We all have a little trouble in the morning. Here are a few ideas Dr. Klauer recommends to get your day started right:
Eat a high-protein breakfast
The rumors are true -- breakfast really is the most important meal of your day. Start with high-protein in the morning, and you'll want to snack less throughout the day.
A few breakfast ideas
- Breakfast quesadilla with whole-wheat wrap, chicken, fresh salsa, sliced mango, and low-fat cheese
- Smoked salmon and melon
- Low-fat ricotta, cinnamon, and fruit
And if you don't have time for a sit-down meal, try these on-the-go ideas:
- Low-fat yogurt with blueberries
- In a bag: one omega-3 hard-boiled egg, a piece of fruit, and a skim mozzarella stick
- Dr. Klauer also recommends trying to cut out sugar in morning. Sugar (found in certain cereals and juices) causes your blood sugar to spike, then crash, leaving you exhausted and right back where you started.
Don't Hit Snooze!
When your alarm rings, get up straight away. The reason you're not ready to get up is because you haven't had enough sleep. Because sleep occurs in stages -- you need to complete each cycle of sleep to be restorative. The snooze button is simply interrupting the cycle and leaving you groggy. To feel your best, go to bed at an hour that will allow you to wake naturally. Dr. Klauer also recommends a gradually lighting alarm clock like the Soleil Sunrise Alarm Clock or the Verilux "Rise & Shine" Bedside Lamp.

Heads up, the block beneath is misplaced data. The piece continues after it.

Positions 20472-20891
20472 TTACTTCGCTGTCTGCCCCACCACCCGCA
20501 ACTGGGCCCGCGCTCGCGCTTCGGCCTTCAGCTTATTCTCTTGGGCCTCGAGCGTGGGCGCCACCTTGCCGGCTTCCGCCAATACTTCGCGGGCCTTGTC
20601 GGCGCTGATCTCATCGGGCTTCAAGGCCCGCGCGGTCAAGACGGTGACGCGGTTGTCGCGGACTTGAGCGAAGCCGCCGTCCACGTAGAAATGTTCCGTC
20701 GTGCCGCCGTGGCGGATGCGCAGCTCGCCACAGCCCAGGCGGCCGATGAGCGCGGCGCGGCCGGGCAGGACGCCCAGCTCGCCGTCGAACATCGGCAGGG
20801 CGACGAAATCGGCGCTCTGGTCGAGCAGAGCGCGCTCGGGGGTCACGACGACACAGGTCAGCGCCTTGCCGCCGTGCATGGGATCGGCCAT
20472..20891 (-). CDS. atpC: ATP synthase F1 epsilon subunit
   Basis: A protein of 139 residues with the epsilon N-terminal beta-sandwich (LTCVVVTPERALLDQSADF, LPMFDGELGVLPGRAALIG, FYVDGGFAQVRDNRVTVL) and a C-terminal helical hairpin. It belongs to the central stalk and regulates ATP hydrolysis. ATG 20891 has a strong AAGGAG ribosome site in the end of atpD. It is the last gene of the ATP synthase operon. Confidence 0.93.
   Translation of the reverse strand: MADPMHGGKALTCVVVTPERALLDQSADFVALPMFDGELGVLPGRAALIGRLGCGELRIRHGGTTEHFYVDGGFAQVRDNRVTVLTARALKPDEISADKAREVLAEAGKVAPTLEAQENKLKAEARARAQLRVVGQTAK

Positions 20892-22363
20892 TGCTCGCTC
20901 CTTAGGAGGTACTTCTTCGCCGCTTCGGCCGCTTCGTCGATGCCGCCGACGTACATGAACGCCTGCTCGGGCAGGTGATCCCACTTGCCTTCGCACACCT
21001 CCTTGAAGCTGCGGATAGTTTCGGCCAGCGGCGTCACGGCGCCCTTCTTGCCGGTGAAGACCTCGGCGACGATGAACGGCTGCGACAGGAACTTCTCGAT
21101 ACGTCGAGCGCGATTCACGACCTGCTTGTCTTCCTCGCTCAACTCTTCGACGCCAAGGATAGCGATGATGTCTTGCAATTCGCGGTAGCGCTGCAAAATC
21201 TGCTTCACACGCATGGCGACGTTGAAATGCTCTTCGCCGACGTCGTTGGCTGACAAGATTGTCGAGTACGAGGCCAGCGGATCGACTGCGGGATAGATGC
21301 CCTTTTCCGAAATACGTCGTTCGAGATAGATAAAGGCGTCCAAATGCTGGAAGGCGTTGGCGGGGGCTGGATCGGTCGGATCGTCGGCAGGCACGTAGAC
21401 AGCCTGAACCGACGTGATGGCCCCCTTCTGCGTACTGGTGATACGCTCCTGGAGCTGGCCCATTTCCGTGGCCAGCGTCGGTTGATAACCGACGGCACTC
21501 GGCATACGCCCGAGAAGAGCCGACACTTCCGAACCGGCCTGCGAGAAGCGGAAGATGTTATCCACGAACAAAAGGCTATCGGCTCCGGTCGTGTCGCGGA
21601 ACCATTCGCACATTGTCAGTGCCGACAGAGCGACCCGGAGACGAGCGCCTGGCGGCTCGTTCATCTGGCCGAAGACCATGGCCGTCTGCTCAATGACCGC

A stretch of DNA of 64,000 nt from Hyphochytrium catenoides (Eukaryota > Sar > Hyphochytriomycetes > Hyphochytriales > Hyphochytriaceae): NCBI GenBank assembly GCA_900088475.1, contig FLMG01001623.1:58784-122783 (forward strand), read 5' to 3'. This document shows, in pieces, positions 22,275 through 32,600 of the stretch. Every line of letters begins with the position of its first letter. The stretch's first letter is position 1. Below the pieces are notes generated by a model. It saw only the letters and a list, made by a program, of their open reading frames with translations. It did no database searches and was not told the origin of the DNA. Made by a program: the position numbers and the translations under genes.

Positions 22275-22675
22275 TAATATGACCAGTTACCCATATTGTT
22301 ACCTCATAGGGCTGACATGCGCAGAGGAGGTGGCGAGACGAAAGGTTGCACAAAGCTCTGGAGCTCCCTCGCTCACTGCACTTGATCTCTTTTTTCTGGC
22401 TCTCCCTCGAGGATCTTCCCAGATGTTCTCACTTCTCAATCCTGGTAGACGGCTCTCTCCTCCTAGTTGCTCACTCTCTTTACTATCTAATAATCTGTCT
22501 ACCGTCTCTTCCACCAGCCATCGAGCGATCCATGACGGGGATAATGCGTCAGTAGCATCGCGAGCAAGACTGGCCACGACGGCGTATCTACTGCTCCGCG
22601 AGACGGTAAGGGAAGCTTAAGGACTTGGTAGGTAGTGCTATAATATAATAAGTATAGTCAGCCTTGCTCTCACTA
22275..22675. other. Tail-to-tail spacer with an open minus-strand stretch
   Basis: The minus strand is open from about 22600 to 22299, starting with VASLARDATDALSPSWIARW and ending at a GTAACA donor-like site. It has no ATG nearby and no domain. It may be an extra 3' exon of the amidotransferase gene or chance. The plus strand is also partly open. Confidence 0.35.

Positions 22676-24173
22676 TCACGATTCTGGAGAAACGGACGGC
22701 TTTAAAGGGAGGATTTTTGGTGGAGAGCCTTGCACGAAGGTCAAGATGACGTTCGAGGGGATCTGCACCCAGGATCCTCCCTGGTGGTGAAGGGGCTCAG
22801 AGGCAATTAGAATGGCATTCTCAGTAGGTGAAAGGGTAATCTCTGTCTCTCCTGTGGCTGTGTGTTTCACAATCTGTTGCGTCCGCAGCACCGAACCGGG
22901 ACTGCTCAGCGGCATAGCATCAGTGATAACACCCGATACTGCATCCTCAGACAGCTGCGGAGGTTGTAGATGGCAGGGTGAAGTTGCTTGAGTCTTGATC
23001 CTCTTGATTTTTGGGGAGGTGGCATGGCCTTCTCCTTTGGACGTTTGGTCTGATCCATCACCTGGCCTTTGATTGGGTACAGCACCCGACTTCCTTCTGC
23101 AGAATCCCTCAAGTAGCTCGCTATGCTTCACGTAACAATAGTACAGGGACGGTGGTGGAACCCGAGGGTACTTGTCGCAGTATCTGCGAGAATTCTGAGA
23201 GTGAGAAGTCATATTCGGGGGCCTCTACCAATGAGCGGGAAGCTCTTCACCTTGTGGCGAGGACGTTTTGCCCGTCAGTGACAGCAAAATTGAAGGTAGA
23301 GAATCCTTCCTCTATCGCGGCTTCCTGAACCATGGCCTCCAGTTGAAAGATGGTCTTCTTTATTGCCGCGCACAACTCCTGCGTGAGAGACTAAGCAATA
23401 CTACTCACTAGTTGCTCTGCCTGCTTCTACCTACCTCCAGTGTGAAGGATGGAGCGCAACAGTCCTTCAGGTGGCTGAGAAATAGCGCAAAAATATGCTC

Loosing steam in the middle of your day? Instead of reaching for that extra cup of coffee, try a high-energy light lunch: fresh vegetables and fish or chicken nourishes the body and mind.
Dr. Klauer recommends the following steps to combat those nasty cravings:
- Drink a large glass of water and wait for 15 minutes for the craving to pass
- Snacks are good to have but be sure that they're healthy! A few healthy snack ideas: crudites and Greek yogurt dip, a piece of fruit and a handful of nuts, fresh berries, organic almond butter, apple slices, 2 ounces of low fat cheese, or 1 cup of raw veggies
Special thanks to Dr. Jana Klauer, www.janaklauermd.com.